State Roundup, May 14, 2019

State Roundup, May 14, 2019

Former U.S. Deputy Attorney General Rod Rosenstein speaks to the annual meeting of the Greater Baltimore Committee Monday night. GBC photo

ROSENSTEIN SPEAKS IN BALTIMORE: Rod Rosenstein, in his first day of public appearances since ending a stormy tenure as U.S. deputy attorney general, defended his role in President Donald Trump’s abrupt firing of former FBI director James Comey, whom he called a “partisan pundit.” Rosenstein’s speech Monday night at the Greater Baltimore Committee’s annual meeting came after Comey — a sharp critic of Trump’s — recently criticized Rosenstein in a New York Times op-ed for giving a speech quoting the president on the importance of the rule of law. Trump, Comey wrote, “eats your soul in small bites.”

HOGAN PRESSURED ON DRUG PRICE LAW, RENEWABLES: Gov. Larry Hogan is facing pressure to sign bills that would create a state board to monitor drug prices and to increase the state’s requirements for using renewable energy, reports Pamela Wood in the Sun. Hogan, a Republican, has already signed 552 bills and resolutions that were passed by state lawmakers, and has about two more weeks to decide the fate of more than 300 more pieces of legislation.

NEW LAWS: EDIBLE RX POT, SMOKING AGE, EASIER INSURANCE: Maryland will raise the smoking age to 21, legalize edible medical-marijuana products and increase child-care tax credits under bills signed into law Monday by Gov. Larry Hogan, Erin Cox reports in the Post.

OPINION: MAKING ACA WORK: The editorial board for the Sun opines that for the second year in a row, Marylanders who rely on the Obamacare exchange to buy health insurance have a chance to pay lower rates. The initial rate requests from CareFirst BlueCross BlueShield and Kaiser Permanente aren’t quite as dramatic as last year’s across-the-board reductions. But it’s a reflection of good policy choices and an ongoing commitment by both the Democratic General Assembly and Republican governor to make the ACA work. With the Trump administration’s continued hostility toward the ACA, the job here is far from done. Gov. Larry Hogan has signed a bill that could help.

OPINION: KICKING A HORNET’s NEST IN MO CO: In a column for his Political Maryland blog, Barry Rascovar makes some good points about the road that Gov. Hogan and Transportation Secretary Pete Rahn are walking down to push their road widening plan on Montgomery County, including that two of the three Board of Public Works members who must approve the plan are from Montgomery and that, with 700 people showing up at a meeting on the plan, they may have kicked open a hornet’s nest.

MVA REAL ID WARNING CAUSES CONFUSION: The warning from Maryland’s Motor Vehicle Administration of a June deadline to provide documents — or risk having a driver’s license recalled and confiscated — came as a shock to many drivers. What angered some was MVA’s suggestion that drivers were warned repeatedly about the deadline, but had done nothing about it, Neal Augenstein of WTOP-AM reports.

WA CO 2nd IN OPIOID-RELATED DEATHS: Washington County had the state’s second highest increase in opioid-related deaths from 2017 to 2018, Dan Dearth reports for the Hagerstown Herald-Mail. Vicki Sterling, director of the Washington County Health Department’s Behavioral Health division, said the explanation is simple. “It’s the fentanyl,” she said. Fentanyl is a synthetic opioid 80 to 100 times more potent than morphine. It was developed to treat pain in cancer patients.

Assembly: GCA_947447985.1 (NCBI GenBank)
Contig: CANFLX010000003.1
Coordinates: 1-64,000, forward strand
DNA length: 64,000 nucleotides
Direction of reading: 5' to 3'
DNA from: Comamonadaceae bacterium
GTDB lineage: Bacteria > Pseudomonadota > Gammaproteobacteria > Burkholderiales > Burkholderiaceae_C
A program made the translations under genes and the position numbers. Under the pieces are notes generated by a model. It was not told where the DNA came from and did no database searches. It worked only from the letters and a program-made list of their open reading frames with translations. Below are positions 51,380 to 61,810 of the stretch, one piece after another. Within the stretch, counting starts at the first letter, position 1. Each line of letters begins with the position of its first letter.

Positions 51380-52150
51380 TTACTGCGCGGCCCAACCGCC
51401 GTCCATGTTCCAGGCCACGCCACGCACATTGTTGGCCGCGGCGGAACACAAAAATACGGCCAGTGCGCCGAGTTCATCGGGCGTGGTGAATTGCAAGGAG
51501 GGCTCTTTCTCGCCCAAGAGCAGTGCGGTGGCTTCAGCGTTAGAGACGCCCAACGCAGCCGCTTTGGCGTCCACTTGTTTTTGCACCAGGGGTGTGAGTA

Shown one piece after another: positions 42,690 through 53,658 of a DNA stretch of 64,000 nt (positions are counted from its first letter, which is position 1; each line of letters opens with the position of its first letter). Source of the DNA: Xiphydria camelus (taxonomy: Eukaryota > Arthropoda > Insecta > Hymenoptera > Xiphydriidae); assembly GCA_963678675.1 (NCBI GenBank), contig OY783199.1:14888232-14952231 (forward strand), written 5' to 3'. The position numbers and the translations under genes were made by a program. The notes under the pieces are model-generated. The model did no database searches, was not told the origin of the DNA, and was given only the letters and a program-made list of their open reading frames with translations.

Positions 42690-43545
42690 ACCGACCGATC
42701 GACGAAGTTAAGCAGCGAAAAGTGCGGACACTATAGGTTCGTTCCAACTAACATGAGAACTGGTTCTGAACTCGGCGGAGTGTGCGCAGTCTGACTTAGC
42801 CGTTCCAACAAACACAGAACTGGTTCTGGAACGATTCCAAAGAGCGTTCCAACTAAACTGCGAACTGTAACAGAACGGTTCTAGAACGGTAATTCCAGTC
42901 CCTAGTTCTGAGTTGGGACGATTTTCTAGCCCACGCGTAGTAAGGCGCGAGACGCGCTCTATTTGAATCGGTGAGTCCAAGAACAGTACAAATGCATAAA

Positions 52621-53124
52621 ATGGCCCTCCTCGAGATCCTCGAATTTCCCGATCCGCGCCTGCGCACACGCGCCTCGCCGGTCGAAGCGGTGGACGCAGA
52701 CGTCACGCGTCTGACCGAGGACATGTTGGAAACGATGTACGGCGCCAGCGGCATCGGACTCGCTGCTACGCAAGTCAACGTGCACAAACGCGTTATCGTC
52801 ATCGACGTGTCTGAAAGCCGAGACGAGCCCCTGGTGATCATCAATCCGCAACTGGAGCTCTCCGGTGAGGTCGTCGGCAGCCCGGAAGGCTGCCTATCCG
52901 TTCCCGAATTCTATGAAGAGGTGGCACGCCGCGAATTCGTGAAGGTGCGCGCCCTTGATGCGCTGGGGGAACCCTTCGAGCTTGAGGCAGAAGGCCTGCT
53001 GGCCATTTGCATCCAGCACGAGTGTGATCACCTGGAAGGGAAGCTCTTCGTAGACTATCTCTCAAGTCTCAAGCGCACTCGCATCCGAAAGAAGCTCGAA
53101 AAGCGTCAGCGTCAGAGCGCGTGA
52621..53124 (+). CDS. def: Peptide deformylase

BALL PICKS $113M+ ELLICOTT CITY PLAN: Howard County Executive Calvin Ball (D) has selected a five-year flood mitigation plan for Ellicott City that includes building a tunnel and tearing down four buildings in the historic district, Rachel Chason of the Post reports. The plan, which officials estimate will cost $113 million to $140 million, is intended to reduce the risk of flooding after two “1,000-year floods” sent water roaring down Ellicott City’s main street.

EX-UMMS BOARD MEMBER RESIGNS FROM REGENTS: Robert L. Pevenstein, one of a handful of University of Maryland Medical System board members to resign amid a self-dealing scandal there, has resigned from the University System of Maryland Board of Regents as well, the university system confirmed Monday. No reason was given. Pevenstein did not respond to requests for comment Monday, Kevin Rector of the Sun reports.

HOUSING AID IMPERILED: U.S. citizens who live with undocumented immigrant family members could lose federal housing assistance under a proposed rule from the Trump administration. Civil rights advocates and several Maryland Democrats warn that the rule proposed Friday by Housing and Urban Development Secretary Ben Carson would further the Trump administration’s agenda of curtailing immigrants’ rights and shrinking access to federal assistance, writes Camille Erickson for Maryland Matters.

About The Author

Cynthia Prairie

Contributing Editor Cynthia Prairie has been a newspaper editor since 1979, when she began working at The Raleigh Times. Since then, she has worked for The Baltimore News American, The Chicago Sun-Times, The Prince George’s Journal and Baltimore County newspapers in the Patuxent Publishing chain, including overseeing The Jeffersonian when it was a two-day a week business publication. Cynthia has won numerous state awards, including the Maryland State Bar Association’s Gavel Award. Besides compiling and editing the daily State Roundup, she runs her own online newspaper, The Chester Telegraph. If you have additional questions or comments contact Cynthia at:

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